The question of the value of third party UI libraries has often come up in my career. At one time I was an eager advocate of using a comprehensive UI library. Now my attitude is a bit more pragmatic.
Third party UI libraries are sometimes a boon and sometimes a bane. Even for well seasoned UI frameworks. UI libraries for web applications tend to be particularly troublesome because they so often have a clumsy, heavyweight configuration and API that end up requiring more time to use than they save while the vendors race to win the feature count contest.
For some years, the trend seemed to lean toward the use of UI libraries because building a UI by hand was hard regardless of whether you were working with spaghetti script or with Win32 and MFC. Now Microsoft's toolset supports a much richer set of UI paradigms making the delivery of a great UI much easier right out of the box. The trend seems to be gravitating away from reliance on third party controls toward a more simplified user interface style with a more elegant framework relying more on convention than a feature bloated configuration and black box API.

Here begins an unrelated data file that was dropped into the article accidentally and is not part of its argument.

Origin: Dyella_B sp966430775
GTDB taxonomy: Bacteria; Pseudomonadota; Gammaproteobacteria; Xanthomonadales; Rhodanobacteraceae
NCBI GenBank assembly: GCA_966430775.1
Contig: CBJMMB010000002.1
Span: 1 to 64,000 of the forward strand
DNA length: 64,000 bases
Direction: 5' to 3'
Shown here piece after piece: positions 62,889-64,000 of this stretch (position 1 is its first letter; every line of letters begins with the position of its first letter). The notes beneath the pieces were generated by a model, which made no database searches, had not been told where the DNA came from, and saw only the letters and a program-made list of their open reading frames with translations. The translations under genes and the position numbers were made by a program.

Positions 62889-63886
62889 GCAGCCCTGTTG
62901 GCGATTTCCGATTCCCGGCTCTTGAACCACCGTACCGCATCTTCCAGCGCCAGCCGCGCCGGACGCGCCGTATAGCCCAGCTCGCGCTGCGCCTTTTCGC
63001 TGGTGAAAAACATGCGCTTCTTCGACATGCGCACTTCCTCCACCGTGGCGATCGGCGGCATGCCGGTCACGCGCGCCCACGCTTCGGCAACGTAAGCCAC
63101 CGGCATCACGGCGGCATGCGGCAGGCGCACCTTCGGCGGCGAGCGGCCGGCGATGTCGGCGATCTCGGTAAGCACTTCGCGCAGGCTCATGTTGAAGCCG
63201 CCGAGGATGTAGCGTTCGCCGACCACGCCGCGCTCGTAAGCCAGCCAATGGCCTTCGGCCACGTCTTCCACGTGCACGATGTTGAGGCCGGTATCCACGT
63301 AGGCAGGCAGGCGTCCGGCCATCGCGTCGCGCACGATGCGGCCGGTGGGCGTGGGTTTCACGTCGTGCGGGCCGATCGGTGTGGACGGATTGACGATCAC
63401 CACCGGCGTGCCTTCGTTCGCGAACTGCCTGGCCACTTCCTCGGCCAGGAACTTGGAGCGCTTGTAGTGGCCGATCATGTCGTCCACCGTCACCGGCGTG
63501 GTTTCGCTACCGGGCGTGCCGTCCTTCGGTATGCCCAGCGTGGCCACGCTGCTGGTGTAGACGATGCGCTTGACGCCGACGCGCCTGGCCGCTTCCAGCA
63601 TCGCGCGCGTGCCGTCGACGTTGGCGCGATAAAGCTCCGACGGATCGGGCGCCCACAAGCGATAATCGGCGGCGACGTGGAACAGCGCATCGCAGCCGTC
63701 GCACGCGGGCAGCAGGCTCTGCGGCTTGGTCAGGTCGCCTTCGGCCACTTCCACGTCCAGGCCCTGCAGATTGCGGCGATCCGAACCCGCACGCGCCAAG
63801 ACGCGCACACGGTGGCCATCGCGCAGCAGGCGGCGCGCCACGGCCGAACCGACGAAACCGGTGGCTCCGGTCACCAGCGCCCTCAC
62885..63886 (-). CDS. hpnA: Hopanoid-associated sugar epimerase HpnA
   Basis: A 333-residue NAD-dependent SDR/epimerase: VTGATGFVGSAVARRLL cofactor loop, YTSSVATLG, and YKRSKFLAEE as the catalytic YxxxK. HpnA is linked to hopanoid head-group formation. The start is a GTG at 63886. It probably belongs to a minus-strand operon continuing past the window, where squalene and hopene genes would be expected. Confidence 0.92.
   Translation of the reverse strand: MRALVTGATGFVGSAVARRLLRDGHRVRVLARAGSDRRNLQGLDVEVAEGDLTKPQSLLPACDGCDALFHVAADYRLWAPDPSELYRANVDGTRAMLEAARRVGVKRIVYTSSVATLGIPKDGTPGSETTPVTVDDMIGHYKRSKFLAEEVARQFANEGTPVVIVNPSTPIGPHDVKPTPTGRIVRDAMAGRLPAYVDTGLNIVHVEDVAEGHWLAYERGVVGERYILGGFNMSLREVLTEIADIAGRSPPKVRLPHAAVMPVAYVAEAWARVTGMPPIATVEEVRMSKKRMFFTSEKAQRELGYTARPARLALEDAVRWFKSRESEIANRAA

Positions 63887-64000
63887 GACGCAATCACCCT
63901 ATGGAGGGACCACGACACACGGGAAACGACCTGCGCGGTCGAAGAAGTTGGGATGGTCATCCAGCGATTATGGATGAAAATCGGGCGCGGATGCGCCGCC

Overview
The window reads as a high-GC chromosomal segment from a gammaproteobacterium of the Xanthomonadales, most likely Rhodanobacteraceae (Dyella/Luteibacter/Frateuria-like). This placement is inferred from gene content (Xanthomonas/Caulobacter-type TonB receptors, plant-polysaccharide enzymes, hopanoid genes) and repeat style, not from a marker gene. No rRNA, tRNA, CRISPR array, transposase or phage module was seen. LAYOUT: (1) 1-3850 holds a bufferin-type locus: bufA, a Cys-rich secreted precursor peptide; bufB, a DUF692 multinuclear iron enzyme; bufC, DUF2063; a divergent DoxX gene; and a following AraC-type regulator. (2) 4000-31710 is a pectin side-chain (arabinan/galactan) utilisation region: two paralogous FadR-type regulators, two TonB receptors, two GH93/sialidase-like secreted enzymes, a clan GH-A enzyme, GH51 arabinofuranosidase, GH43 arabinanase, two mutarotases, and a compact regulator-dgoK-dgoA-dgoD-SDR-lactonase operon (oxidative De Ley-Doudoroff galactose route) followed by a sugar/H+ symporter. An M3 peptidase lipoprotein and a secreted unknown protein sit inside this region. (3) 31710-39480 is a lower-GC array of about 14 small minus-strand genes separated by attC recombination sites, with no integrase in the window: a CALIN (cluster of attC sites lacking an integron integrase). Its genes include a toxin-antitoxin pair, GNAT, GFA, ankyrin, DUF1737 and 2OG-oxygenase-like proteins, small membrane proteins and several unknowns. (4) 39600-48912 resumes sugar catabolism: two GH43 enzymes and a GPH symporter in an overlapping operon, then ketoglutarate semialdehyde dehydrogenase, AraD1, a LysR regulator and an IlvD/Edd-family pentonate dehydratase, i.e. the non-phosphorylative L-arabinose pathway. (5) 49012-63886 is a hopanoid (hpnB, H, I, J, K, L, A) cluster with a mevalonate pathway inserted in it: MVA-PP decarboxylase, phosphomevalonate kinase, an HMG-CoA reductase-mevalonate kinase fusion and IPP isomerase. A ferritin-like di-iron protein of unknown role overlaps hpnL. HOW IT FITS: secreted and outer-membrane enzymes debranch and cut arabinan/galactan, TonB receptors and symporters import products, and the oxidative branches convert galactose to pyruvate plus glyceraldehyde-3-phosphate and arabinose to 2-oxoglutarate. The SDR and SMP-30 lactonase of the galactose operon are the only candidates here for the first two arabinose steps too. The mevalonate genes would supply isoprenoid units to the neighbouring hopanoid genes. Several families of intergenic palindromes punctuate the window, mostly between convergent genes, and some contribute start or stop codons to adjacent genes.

One area where UI libraries seem to continue to do well, in my view of course, is with Silverlight and WPF (XAML) applications. These UI frameworks and their supporting third party UI control sets seem to have been made for each other. Both rely heavily on the powerful UI declarative language XAML. The rich user interfaces that can be spun up using Silverlight or WPF can be intoxicating.
Ultimately, we need to use UI libraries judiciously, being careful not to overuse them where requirements and the effort needed to learn and configure them are not warranted. One could argue that the limited way in which many third party controls are used in a variety of applications provide us with a bountiful set of examples of the gratuitous overuse of these libraries. Sometimes all you need is a good closet and the kitchen sink that comes with that room builder toolkit is just plain old overkill.